101 Physical Things That Can Be Reduced In Your Home

“One can furnish a home very luxuriously by taking out furniture rather than putting it in.” —Francis Jourdain

Many people will miss the joys of minimalism because they are afraid to begin. Often, they fear if they remove an item from their home, they will regret it in the future if they need it again. While that rarely happens (you need so much less than you think), if this fear is preventing you from getting started, try this alternative method instead.

Begin by simply reducing the excess things in your home. For example, your family needs towels so you will never remove them completely—but you could simplify your life by reducing the number of towels you own. This approach removes all risk.

Once you take that first step, you will start to experience the benefits of owning less. You will enjoy the refreshing feeling of a less-cluttered linen closet or bathroom drawer. Soon, you will notice countless other things that can be reduced in your home. Before you know it, you will have made significant progress in your journey towards a more simplified life.

To better understand the potential of this simple, risk-free step, I compiled a list of 101 Things That Can Easily Be Reduced In Your Home.

This list is not meant to overwhelm or frustrate you, it’s simply meant to give you an idea of how significant a step this can be–just choosing 10 things on this list to start with would result in a noticeable difference in your home.

  1. Glassware
  2. Cookbooks
  3. Kitchen gadgets
  4. Kitchen appliances
  5. Pots / pans
  6. Mixing bowls
  7. Tupperware
  8. Water pitchers
  9. Magazines
  10. Newspapers
  11. Books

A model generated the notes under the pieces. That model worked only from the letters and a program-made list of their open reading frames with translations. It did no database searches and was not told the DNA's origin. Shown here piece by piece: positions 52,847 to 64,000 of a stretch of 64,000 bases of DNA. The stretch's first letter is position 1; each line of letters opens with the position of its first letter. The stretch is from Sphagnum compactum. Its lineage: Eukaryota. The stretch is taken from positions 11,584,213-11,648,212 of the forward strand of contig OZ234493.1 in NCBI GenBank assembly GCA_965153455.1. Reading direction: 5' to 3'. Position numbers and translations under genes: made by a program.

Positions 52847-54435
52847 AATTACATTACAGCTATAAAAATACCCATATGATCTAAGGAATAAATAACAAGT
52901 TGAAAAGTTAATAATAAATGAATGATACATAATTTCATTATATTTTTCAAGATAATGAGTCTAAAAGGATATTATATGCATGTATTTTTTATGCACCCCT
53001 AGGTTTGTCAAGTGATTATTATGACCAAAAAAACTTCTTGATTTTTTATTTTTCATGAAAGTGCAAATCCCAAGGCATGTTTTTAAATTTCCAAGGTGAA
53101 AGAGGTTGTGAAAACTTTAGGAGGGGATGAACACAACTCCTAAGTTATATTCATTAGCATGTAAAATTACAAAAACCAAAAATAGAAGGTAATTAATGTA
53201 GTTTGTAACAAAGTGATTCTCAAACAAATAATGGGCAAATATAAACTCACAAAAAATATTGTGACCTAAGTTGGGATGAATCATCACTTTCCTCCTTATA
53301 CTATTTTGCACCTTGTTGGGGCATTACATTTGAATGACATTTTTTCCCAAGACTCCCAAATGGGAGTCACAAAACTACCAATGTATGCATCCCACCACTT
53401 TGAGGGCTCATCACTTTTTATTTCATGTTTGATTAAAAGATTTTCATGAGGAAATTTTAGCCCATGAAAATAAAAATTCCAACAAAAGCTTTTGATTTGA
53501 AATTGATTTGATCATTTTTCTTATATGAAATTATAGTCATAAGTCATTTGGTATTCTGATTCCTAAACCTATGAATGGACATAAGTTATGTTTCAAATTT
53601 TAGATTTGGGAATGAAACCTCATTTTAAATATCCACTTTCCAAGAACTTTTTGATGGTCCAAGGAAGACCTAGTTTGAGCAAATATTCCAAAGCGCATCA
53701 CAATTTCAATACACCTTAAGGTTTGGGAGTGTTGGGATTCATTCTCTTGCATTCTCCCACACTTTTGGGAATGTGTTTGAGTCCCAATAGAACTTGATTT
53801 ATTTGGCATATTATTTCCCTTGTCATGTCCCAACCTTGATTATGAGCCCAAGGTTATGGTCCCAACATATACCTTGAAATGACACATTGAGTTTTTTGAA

12. Over-the-counter medicine
  13. Make-up
  14. Barretts / hair clips / ponytail holders
  15. Cleaning supplies
  16. Personal beauty appliances (hair dryer/curlers, electric razors)
  17. Bottles of shampoo/conditioner
  18. Photos
  19. Photography supplies
  20. Sewing supplies
  21. Craft supplies
  22. Scrap-booking supplies
  23. CD’s
  24. DVD’s
  25. Decorative items
  26. Candles
  27. Figurines
  28. Crystal
  29. Vases
  30. Audio/visual components
  31. Audio/visual cables
  32. Computer equipment
  33. MP3 players
  34. Furniture
  35. Video game systems
  36. Vdeo games
  37. Video game accessories
  38. Shirts / shorts
  39. Pants
  40. Coats
  41. Dresses
  42. Hats
  43. Clothes hangers
  44. Shoes
  45. Winter gear
  46. Jewelry
  47. Purses
  48. Coins
  49. Pillows
  50. Towels
  51. Linen sets
  52. Candle Holders
  53. Televisions
  54. Items on your bulletin board
  55. Magnets
  56. Artwork
  57. Mirrors
  58. Home office supplies
  59. Pens/pencils
  60. Old batteries
  61. Tools
  62. Hardware
  63. Rolls of duct tape
  64. Coolers
  65. Manuals
  66. Phone books
  67. Coupons
  68. Sporting good supplies
  69. Sports memorabilia
  70. Aluminum cans
  71. Glass bottles
  72. Automobile fluids
  73. Automobiles
  74. Scrap pieces of lumber
  75. Brooms
  76. Rakes
  77. Shovels
  78. Garden tools
  79. Plant containers
  80. Empty cardboard boxes
  81. Board games
  82. Puzzles
  83. Decks of cards
  84. Unused wedding gifts
  85. Baby clothes
  86. Baby supplies
  87. Old schoolbooks/papers
  88. Army men
  89. Bath toys
  90. Toy balls
  91. Toy cars/trucks
  92. Toy musical instruments
  93. Stuffed animals
  94. Plastic toys
  95. Childrens’ old school papers
  96. Suitcases
  97. Soda
  98. Alcohol
  99. Processed foods
  100. Christmas / seasonal decorations
  101. Cable channels

Go ahead. Give it a shot. You’ve got nothing to lose.

101-physical-things-to-reduce

If you are just beginning your own personal journey towards simplicity, I recommend our book: Simplify. 7 Guiding Principles to Help Anyone Declutter Their Home and Life. In it, you will find principles of simplicity that are encouraging, uplifting, and completely within your reach.

Joshua Becker

About Joshua Becker